A hotspot patch for stack profiling (frame pointer)

Brendan Gregg brendan.d.gregg at gmail.com
Fri Feb 13 22:28:01 UTC 2015

G'Day Serguei,

On Thu, Jan 15, 2015 at 1:26 PM, serguei.spitsyn at oracle.com <
serguei.spitsyn at oracle.com> wrote:

> On 1/15/15 3:13 AM, Bertrand Delsart wrote:
>> On 14/01/2015 20:12, John Rose wrote:
>>> On Jan 14, 2015, at 6:42 AM, Bertrand Delsart
>>> <bertrand.delsart at oracle.com <mailto:bertrand.delsart at oracle.com>>
>>> wrote:
>>>> I would not prevent the JITs from using RBP as long as the changeset
>>>> is not sufficient to guarantee the profiling will work... and IMHO
>>>> solving the JSR292 issue will be much more intrusive (impacting
>>>> HotSpot stack walking code).
>>> Here are some thoughts on that.
>>> SPARC uses L7 (L7_mh_SP_save) for the same purpose of method handle
>>> support as x86 uses RBP (rbp_mh_SP_save).  So there's not a hard
>>> requirement for x86 to take over RBP.
>>> (Deep background:  This purpose, in method handle support, is to allow
>>> an adapter to make changes to the caller's SP.  The adapter is the
>>> initial callee from the caller, but may change argument shape, and
>>> tail-calls the ultimate callee.  Because it is a tail-call, the original
>>> caller must have a spot where his original SP can be preserved. The
>>> preservation works because the original caller knows he is calling a
>>> MH.invoke method, which requires the extra argument preservation.  The
>>> repertoire of argument shape changes is quite small, actually; it is not
>>> a very general mechanism since the LF machinery was put in. Perhaps the
>>> whole thing could be removed somehow, by finding alternative techniques
>>> for the few remaining changes.  OTOH, this SP-restoring mechanism may be
>>> helpful in doing more a general tail-call mechanism, and perhaps in
>>> managing int/comp mode changes more cleanly, so I'd like us to keep it.
>>>   And document it better.)
>>> Any register or stack slot will do for this purpose, as long as (i) its
>>> value can be recovered after the MH.invoke call returns to the caller,
>>> and (ii) its value can be dug up somehow during stack walking. There
>>> are only a couple of places where stack walking code needs to sample the
>>> value, so they should be adjustable.
>>> Both x86 and SPARC use registers which are callee-save (or "non-volatile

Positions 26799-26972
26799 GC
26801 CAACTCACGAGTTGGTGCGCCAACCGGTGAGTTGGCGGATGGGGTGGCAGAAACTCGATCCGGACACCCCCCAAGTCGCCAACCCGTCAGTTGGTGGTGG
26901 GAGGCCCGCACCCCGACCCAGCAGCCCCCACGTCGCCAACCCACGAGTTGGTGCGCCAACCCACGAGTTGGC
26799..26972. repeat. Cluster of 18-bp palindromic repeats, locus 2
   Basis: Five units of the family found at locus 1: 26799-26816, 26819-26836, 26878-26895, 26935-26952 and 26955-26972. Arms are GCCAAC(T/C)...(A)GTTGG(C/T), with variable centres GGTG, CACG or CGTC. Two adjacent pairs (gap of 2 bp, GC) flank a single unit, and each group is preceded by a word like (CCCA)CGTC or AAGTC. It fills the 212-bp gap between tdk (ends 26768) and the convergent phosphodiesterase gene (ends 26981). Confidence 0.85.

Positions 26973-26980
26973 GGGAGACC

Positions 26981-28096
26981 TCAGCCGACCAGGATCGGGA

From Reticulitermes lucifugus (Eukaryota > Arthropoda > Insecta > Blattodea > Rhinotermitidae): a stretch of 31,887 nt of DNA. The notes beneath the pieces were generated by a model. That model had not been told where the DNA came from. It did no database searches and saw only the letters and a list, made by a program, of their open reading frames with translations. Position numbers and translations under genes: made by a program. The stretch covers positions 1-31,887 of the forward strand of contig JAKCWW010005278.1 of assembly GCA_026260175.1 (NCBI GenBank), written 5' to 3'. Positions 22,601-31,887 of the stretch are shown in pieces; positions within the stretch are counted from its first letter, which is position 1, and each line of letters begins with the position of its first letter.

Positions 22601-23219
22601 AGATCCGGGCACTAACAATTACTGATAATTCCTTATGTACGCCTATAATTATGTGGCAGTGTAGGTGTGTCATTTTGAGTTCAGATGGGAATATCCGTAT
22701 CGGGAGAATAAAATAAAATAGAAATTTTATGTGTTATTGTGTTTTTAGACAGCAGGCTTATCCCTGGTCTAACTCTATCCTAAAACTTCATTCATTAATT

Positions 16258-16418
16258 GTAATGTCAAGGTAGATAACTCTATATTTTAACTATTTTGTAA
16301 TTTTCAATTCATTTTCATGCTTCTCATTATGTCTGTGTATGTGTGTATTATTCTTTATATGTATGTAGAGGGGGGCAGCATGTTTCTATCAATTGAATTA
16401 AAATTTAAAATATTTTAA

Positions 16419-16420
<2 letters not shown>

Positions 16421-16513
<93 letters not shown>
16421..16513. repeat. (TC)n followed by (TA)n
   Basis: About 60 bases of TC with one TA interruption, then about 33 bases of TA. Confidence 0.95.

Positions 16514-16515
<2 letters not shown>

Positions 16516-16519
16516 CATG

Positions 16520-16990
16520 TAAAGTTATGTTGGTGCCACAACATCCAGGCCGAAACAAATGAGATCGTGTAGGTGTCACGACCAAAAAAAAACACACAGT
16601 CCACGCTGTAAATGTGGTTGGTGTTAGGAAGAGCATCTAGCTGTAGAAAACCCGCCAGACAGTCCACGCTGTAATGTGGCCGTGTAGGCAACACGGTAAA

>>> across calls") which satisfy properties (i) and (ii).  A standard stack
>>> slot (addressed based on caller's RBP) would probably also satisfy those
>>> properties.
>>> A variably-positioned stack slot would also work, which would require
>>> registering the position in each CodeBlob.  That's unpleasant extra
>>> detail, but it would align somewhat with the current logic which allows
>>> each CodeBlob (nmethod, actually) to advertise which call sites need the
>>> special processing (see the function is_method_handle_return(
>>> caller_pc)).
>>> I recommend reserving a dead word of space in every stack frame that
>>> makes MH.invoke calls, at a fixed position relative to that frame's RBP.
>>> — John
>> I perfectly agree that it is doable (and with your proposed approach).
>> I just wanted to be sure people were aware that the RFE is more complex
>> than what the current changeset may suggest. We are not just taking about
>> reviewing and integrating a complete changeset contributed by the
>> community. There is more work needed, either by the community or by Oracle.
>> This will require changes at least in C1 and C2 call sequences, in the
>> stack walking, in the creation and sizing of compiled frames...
> Just want to note about the stack walking...
> It also impacts some places that people are normally unaware of:
>  - SA-based stack walking (jstack utility)
>  - Solaris-specific: jhelper.d (dtrace jstack action support) and
> libjvm_db.so (pstack utility support)
Were these broken by the reuse of RBP as well? (I suspect so; I never
tested my RBP fix with DTrace jstack()).

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